VL: Hah, my educational background is a bit varied, and it went on forever! B.S. in physics, followed by some graduate study in physics. When I finally realized that physics was not for me, I was living in Vienna, Austria. I studied psychology (in German) full time at Austria's University of Vienna for two years, and their best course was statistical analysis. Then I spent one year in Windsor, Ontario where I completed a B.A. in psychology with an emphasis on experimental psychology and statistical analysis. Finally I ended up in southern California at USC where I finished an M.A. and Ph.D. in experimental psychology with an emphasis on statistical analysis. After all that, I realized that I did not want to be a professor, so I started a statistical analysis software company called Human Systems Dynamics. We created and published statistical analysis software for researchers in every discipline. This involved developing and testing the software, plus writing, editing, and publishing the software manuals, then marketing the software, and giving technical support to customers. We quickly found that customer support calls decreased when we crafted our software manuals carefully. Our statistics software ran on the Apple II computers which were brand new at the time. We flourished for ten years, then the statistical software companies that earlier published software only for huge mainframe computers jumped into our market. We couldn't fight their big bucks and big names, so we closed and I joined one of our biggest competitors as Manager of Documentation. That involved managing the documentation staff as well as writing, editing, and publishing all of their books and manuals. Our most important publication was a three-volume set totaling 1,400 pages, published by the University of California Press.

Did I envision my career niche? Part of it; it was obvious that I'd be involved in statistical analysis. The rest has developed organically. Statistical software comes with Help systems and with Demos. After creating Help systems and Demos, it was one simple step to start developing Web sites. Also, I'm a capabilities junkie: I love to develop new capabilities.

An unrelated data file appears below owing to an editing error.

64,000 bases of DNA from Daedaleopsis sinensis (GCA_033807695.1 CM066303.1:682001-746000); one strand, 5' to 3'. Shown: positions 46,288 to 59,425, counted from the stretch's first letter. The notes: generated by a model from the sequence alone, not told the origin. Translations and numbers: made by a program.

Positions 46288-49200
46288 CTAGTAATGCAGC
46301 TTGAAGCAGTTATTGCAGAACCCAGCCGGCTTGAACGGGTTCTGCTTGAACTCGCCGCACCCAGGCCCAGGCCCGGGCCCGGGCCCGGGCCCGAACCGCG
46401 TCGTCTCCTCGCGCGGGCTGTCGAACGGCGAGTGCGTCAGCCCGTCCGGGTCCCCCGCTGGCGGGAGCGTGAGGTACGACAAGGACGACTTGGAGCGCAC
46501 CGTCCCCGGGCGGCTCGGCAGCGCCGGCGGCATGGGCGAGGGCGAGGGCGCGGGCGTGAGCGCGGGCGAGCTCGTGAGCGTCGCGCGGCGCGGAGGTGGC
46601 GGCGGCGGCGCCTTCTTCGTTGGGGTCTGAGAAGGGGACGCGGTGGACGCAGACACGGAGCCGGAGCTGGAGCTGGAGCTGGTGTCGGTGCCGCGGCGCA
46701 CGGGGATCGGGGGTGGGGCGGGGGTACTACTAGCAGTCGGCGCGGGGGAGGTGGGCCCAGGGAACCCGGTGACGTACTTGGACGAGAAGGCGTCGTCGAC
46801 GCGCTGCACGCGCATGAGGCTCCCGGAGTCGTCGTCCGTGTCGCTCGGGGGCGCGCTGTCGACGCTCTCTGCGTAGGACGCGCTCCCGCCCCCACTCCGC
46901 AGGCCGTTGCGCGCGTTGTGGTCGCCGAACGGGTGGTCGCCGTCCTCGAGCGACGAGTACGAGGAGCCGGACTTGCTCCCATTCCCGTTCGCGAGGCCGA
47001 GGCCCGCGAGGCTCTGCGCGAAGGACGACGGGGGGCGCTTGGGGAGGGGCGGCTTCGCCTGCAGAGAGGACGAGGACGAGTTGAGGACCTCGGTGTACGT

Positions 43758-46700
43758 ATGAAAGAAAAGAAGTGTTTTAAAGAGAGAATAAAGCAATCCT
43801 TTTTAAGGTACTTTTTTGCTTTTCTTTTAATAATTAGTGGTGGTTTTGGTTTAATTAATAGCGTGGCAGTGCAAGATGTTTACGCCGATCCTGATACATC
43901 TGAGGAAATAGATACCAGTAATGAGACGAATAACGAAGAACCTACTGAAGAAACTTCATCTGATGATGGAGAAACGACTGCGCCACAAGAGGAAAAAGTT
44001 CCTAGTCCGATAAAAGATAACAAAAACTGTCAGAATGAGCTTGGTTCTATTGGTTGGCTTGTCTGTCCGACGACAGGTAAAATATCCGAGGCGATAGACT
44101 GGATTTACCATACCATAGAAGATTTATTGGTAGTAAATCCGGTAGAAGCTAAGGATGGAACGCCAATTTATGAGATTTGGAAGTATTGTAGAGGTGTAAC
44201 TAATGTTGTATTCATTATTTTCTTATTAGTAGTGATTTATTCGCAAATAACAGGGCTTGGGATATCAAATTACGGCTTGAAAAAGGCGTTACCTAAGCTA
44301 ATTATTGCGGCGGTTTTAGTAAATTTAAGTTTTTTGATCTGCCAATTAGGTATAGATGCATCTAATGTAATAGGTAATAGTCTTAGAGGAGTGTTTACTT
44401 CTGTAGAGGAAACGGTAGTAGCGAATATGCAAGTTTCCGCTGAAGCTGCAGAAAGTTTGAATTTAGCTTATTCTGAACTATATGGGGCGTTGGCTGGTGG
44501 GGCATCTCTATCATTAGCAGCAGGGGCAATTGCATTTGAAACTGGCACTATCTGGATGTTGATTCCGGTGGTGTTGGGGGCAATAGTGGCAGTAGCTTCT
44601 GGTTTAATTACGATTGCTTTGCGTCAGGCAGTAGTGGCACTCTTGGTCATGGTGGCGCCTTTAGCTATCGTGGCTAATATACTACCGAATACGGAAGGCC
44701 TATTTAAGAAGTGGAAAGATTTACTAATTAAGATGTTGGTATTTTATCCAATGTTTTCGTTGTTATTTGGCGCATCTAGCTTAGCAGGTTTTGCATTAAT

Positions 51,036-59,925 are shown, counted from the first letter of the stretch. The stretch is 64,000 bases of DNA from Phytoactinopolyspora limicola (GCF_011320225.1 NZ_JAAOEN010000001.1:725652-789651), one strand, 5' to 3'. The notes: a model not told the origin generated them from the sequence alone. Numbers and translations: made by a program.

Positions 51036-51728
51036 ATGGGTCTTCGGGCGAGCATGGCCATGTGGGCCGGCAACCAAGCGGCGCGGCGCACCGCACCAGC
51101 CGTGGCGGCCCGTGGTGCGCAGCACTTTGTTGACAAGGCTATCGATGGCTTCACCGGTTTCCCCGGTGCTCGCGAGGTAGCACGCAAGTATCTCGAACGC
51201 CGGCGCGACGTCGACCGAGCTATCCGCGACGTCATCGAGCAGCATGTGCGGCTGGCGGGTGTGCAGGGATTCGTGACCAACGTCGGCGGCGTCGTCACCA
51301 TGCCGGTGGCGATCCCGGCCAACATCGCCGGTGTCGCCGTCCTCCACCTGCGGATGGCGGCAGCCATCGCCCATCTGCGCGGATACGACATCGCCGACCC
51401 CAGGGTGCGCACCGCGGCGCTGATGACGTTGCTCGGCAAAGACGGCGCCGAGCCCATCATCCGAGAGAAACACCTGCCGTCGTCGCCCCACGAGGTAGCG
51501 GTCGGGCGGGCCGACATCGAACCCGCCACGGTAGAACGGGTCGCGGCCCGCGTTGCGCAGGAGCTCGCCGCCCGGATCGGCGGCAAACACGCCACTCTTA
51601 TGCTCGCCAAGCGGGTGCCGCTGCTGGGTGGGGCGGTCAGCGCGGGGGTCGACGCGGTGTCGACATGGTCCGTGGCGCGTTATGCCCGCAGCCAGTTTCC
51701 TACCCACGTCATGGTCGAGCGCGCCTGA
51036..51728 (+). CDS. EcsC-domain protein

PF: What led up to your decision to start your own business?

VL: I much prefer to report only to myself. I truly dislike office politics, and I don't like working for a company when it's obvious that the business plan is going in the wrong direction. Now I have no one to blame but myself.

PF: Tell us about your typical workday.

VL: Checking the e-mail. At this point, I can take care of new SPAWN situations, process the orders from SilverSweetheart, and deal with any new client emergencies. This can take from 1 to 4 hours. I prefer to take care of small tasks immediately, so that they don't take up mental space when I'm ready to focus on the main project.

I prefer to spend a good batch of time on one project, ignoring e-mail for several hours. Like writing/editing, the Web design and online marketing require stretches of total concentration. If there are too many interruptions, I start to get frantic, so I drink another 16 ounces of water and turn off the phone. When I'm ready for a break, I'll check the e-mail again for SPAWN, SilverSweetheart, and client communications. Then back to the main project or to a new project. I'm writing every day, whether it is a report on a search engine conference or an article for SPAWNews or an article for the Chamber of Commerce newspaper or marketing text for a Web site.